The difference between addiction and physical dependence is that addiction is a complex disease that generally implies a physical dependence on drugs. It’s easy to get these two terms mixed up. But when it comes to the “addiction vs. dependence” debate, it’s important to know the difference.
Fortunately, we’re here to help you understand how addiction and dependence differ. The more you educate yourself on the topic, the better prepared you’ll be to help yourself or someone you love. Keep reading to learn more about the characteristics of addiction and physical dependence.
What is Physical Dependence?
Physical dependence means that an individual can’t function regularly without the use of a substance. This dependency on a drug interferes with their ability to fulfill the responsibilities of their daily lives. Drugs alter the chemical makeup of your brain. Over time, these chemical changes lead to tolerance.
Tolerance occurs when you need more of a particular substance to achieve the same high initially felt at a lower dose. This occurs as a result of your body becoming used to the substance.
When an individual who depends on drugs tries to stop using them, they start developing withdrawal symptoms. These symptoms are your body’s response to learning how to function without the drug. Withdrawal symptoms range in severity but are usually pretty discomforting.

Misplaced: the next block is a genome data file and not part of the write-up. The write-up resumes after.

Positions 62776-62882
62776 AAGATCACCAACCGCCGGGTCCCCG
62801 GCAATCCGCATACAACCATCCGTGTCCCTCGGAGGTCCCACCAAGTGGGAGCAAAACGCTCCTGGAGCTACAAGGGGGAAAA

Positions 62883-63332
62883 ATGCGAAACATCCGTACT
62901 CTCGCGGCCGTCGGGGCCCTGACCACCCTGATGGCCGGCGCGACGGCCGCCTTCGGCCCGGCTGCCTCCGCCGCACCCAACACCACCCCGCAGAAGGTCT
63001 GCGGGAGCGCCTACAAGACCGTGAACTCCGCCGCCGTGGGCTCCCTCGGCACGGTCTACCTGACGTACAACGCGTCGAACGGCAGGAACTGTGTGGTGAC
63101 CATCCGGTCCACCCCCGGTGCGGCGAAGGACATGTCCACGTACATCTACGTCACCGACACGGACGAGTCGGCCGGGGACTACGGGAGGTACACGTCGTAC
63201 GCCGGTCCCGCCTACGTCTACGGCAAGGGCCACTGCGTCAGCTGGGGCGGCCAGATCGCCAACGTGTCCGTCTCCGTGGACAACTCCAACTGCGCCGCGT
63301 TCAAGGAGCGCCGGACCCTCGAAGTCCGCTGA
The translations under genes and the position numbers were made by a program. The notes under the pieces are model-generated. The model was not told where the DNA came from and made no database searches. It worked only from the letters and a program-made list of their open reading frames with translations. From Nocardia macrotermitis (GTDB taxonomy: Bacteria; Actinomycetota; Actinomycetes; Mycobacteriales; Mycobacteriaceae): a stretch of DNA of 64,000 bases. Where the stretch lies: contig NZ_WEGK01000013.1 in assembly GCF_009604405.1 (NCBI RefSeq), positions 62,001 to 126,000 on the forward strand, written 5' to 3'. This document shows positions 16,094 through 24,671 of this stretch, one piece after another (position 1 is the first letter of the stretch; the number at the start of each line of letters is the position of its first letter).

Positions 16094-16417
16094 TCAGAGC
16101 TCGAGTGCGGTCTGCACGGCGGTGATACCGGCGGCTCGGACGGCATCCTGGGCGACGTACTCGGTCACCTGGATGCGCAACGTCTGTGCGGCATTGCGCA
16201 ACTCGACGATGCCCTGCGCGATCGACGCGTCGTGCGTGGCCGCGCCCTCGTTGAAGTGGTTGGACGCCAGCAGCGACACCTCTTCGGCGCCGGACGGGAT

These symptoms can include nausea, headaches, depression, anxiety, insomnia, and many others. Dependence can also be a tell-tale sign that addiction is about to or already taking place.
What is Addiction?
Addiction occurs when an individual continues to partake in substance abuse despite negative consequences. They may want to stop, but feel like they lost control and can’t. Similarly to dependence, addiction is a result of chemicals changing in the brain.
As these changes take place, the brain’s reward and motivation system become affected. These effects have serious negative consequences. Addiction takes a toll on individual physical, mental, and emotional health. All areas of their life can become severely affected by the disease.
What is the Difference Between Physical Dependence and Addiction?
Physical dependence is generally what causes tolerance and withdrawal (physical effects), while addiction has a more significant mental component. It’s possible to be dependent on a drug without necessarily having an addiction. For example, many individuals may have caffeine withdrawals without being addicted to coffee.